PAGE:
Pain has recently been redefined as ‘an unpleasant sensory and emotional experience associated with, or resembling that associated with, actual or potential tissue damage’.2 Many readers may be familiar with the original IASP definition that stood from 1979: ‘an unpleasant sensory and emotional experience associated with actual or potential tissue damage or described in terms of such damage’.3 The change is minimal and intended to cater for those situations  in which the person is unable to describe their experience. The arguments for and against this change will not be canvassed here (see ‘Further Reading’ for a comprehensive overview).

Both definitions emphasise that the experience of pain, firstly, has both somatic (sensory) and psychological (emotional) components and, secondly, is linked to tissue damage, actual or potential. Neither definition stems from or leads to the biopsychosocial framework in which pain is now appreciated, which adds a social dimension (what is happening in the person’s world) to the psychological (what is happening to the person herself or himself) and the somatic or biomedical (what is happening to the person’s body) dimensions.4 The Faculty of Pain Medicine of The Australian and New Zealand College of Anaesthetists teaches pain in a sociopsychobiomedical framework to emphasise the importance of the nonsomatic dimensions.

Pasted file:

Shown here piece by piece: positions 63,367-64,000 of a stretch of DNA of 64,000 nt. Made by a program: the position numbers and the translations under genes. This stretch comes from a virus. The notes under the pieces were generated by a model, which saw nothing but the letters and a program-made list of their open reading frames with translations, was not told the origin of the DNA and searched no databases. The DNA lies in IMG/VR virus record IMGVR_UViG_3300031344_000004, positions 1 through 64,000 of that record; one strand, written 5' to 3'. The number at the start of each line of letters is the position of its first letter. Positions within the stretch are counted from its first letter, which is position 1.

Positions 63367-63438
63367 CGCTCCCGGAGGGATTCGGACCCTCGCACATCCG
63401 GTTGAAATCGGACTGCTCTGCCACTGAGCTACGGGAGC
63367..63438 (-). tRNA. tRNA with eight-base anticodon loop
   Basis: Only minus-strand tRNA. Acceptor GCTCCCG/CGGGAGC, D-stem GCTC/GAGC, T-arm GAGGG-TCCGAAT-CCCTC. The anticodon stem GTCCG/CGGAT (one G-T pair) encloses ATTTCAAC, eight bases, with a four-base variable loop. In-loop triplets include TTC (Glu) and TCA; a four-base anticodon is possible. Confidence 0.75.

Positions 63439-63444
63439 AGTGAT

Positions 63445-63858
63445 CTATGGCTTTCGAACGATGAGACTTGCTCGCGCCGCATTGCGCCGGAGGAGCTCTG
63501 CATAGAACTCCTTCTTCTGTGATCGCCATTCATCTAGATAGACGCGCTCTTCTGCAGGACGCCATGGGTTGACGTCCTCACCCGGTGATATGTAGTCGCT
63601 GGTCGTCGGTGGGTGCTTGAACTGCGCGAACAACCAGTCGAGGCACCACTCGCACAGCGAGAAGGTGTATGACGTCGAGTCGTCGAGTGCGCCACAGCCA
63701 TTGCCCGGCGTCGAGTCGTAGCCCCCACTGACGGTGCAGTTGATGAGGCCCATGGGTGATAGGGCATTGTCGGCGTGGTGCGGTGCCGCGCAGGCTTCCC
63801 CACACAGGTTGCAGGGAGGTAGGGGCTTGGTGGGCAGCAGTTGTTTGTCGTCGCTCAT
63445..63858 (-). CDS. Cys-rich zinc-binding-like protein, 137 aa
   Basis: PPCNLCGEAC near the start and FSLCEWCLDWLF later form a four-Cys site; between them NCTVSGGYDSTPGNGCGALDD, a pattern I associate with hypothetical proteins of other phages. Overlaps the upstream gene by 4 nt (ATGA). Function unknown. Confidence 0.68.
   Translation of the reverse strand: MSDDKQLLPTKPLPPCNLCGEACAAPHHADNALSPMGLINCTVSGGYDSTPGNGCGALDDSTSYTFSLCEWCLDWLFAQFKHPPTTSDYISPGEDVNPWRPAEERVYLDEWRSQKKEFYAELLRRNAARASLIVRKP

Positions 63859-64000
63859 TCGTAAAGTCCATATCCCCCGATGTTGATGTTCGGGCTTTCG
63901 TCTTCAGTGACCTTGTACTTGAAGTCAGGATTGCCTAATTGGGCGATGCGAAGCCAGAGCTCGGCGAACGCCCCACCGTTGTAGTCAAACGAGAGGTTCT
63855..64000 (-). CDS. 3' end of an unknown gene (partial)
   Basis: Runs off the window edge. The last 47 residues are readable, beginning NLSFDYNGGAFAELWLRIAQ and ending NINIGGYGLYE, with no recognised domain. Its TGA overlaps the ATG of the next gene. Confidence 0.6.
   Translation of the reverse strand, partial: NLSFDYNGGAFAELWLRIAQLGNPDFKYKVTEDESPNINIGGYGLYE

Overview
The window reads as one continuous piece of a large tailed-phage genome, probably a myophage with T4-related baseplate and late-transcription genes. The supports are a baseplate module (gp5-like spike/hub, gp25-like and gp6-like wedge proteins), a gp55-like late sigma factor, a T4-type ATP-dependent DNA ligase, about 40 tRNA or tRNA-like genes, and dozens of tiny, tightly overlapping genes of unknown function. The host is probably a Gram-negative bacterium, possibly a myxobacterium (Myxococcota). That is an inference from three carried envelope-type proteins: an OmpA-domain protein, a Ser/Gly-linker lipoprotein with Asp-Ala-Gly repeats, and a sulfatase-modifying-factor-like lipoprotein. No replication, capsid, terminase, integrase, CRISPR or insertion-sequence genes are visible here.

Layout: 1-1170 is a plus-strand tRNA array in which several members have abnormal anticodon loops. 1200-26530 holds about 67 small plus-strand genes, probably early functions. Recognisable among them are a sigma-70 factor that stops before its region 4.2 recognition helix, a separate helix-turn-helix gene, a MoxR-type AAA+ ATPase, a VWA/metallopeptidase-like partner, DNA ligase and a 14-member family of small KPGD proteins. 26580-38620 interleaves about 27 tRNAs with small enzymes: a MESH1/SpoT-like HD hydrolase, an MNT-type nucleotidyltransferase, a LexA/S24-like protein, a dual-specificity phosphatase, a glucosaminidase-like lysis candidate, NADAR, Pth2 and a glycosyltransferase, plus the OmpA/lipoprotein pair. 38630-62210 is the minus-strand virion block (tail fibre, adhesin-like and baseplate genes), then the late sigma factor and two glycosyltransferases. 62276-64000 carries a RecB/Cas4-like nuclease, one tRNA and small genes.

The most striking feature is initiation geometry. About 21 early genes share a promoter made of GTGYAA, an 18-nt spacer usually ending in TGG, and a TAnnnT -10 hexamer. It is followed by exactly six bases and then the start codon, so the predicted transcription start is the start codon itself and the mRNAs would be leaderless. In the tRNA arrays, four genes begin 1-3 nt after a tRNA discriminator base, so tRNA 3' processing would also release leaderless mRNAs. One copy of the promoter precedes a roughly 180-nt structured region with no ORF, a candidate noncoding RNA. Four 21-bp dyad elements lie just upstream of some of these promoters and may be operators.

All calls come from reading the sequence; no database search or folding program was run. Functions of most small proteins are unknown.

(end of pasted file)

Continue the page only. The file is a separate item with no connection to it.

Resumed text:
Before these conceptual developments, pain was appreciated clinically only in a biomedical model, linearly related to tissue damage (nociception), whether due to disease or injury. This of course is the commonsense appreciation, especially in acute situations, although the application of this to the chronic condition was and remains problematic. However, pain and nociception – the ‘signalling’ by the nervous system of tissue damage – are different phenomena. The notes to the revised definition emphasise that the experience of pain cannot be inferred solely from activity in sensory neurons.2

In any event, despite the advent of the biopsychosocial framework, clinical thinking and therefore language and indeed taxonomy have remained very biomedical, until recently. This led to the concept of different types of somatic pain, which readers will recognise as nociceptive and neuropathic. The evolution of these terms is instructive in seeking to understand ‘nociplastic’.

Evolution of pain descriptors